Modularization is simply making our source code split into logical units of independent, reusable code which become the building blocks of our application.
All the expressions like import, export, module.exports, etc. are the result of not having a native, standard way of modularizing in early stages. We will explore some of them.
Problems in the code
There are two major problems in this code. The code is obviously hard to read. The other major problem is the way of declaring variables and functions without thinking of the scope they are going to be in, the global scope or the window object.
All the variables and the functions are accessible via the window object as we can see in the above image. Those can be easily spoiled with variables and functions from another script source. What would be the result if we assigned null to the function playSong()? The functionality can’t be guaranteed in this case.
Although we could control the variable-creation in the global scope, still there is one variable residing in it, the variable keeping the module function. We can use Immediate Invoking Function Expressions or IIFE style to overcome this. Our function becomes anonymous and remains nothing in the global scope. The solution can be found here.
With this modification, we could completely reduce the usage of global scope. But the code is still containing more lines. If we could split the code into logical units or modules, the readability would be high. We can identify three units in this code. Those are App, Playlist and Song.
According to the previous solution, there should be three IIFEs. But the linkage among all three modules matters which is impossible to achieve after this separation. Even the order of these three modules declared in the HTML page matters. All of these approaches become unstable due to these reasons.
Module formats and loaders
As a solution to the problems mentioned above, module formats and loaders come into the picture. Module formats and loader have been suggested and implemented by various third parties. A module format can solve the linkage problem among the modules. There are unique syntax patterns used by various module formats to declare the dependencies. But these patterns are not a part of the language. Loaders are required to solve this problem.
AMD format can be loaded with a loader like require.js and CommonJS format can be loaded with a loader like system.js. Node environments have the native support of CommonJS format and no loaders are externally supplied. But the browser-based environments should be treated differently.
AMD module format
AMD format uses a keyword called define to express dependencies among modules. We will use the AMD format in our application. The module APP uses the other two modules as dependent modules and declared as follows. Note that the array of modules contains the file paths relative to the module app.js without extensions.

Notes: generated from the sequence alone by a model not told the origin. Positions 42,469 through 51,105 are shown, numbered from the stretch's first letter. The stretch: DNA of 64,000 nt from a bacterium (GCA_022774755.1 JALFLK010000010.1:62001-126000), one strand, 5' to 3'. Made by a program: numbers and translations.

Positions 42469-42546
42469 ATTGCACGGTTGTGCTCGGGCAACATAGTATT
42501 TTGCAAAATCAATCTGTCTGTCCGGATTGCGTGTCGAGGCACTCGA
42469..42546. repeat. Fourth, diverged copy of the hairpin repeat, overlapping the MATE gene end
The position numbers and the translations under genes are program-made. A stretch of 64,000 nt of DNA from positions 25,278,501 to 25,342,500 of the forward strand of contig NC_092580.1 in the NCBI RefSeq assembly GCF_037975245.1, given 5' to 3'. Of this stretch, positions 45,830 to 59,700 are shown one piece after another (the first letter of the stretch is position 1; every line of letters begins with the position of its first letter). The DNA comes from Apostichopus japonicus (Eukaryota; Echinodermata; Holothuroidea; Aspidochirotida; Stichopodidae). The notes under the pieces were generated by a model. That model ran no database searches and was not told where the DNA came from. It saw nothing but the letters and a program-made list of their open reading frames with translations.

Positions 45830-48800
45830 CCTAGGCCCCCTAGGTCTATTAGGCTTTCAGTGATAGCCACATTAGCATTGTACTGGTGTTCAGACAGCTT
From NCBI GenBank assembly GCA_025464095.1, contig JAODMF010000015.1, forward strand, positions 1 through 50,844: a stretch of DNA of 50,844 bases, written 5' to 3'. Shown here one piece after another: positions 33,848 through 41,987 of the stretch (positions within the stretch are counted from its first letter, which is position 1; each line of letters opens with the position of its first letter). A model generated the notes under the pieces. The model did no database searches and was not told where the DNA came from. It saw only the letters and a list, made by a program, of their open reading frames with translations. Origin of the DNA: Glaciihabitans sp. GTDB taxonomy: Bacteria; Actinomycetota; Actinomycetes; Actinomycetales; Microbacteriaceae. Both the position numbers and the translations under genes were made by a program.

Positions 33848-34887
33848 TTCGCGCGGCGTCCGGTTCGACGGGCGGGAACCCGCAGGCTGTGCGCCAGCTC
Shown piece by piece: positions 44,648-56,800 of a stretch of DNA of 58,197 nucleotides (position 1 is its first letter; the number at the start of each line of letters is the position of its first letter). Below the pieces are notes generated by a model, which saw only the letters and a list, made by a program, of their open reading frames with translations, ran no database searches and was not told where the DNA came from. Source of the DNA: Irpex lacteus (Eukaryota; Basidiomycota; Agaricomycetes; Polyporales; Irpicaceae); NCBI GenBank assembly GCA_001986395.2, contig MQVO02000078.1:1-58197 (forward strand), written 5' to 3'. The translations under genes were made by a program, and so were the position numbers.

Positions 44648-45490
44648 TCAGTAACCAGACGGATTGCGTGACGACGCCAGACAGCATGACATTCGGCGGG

We will use require.js as the loader. We need to include it in our application. The distributed source can be downloaded from the GIT location or a package manager like npm. The solution can be found here.
The HTML page is modified to import require.js rather than our app.js. But we need to inform require.js where to begin, the entry point. This is given by the attribute data-main of the script tag.
CommonJS module format
CommonJS introduces a kind of import-export mechanism to declare dependencies. Every module is going to export something which would be available to be imported by another module with the variable module.exports. The keyword used for importing is require. We will use this format in our application as follows.
The configuration in the HTML page is as follows.
However, this style is commonly used in Node.js developments and the functionality of the loader is inbuilt.
We can export anything that should be available to be imported by another module with the keyword export. We can have a default export and any number of named exports per module. The new style is applied to our application as follows.
The HTML page is modified to include only the module app.js. But the way that the browser should treat this module should be given as an attribute to the script tag. The solution can be found here.
You can find the Git repository containing all of these concepts in the following link.
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Further reading …
There is a concept called bundlers. Webpack is an example. I would suggest you read on Transpilers, bundlers, Module formats and loaders more. We will discuss them further in the coming articles.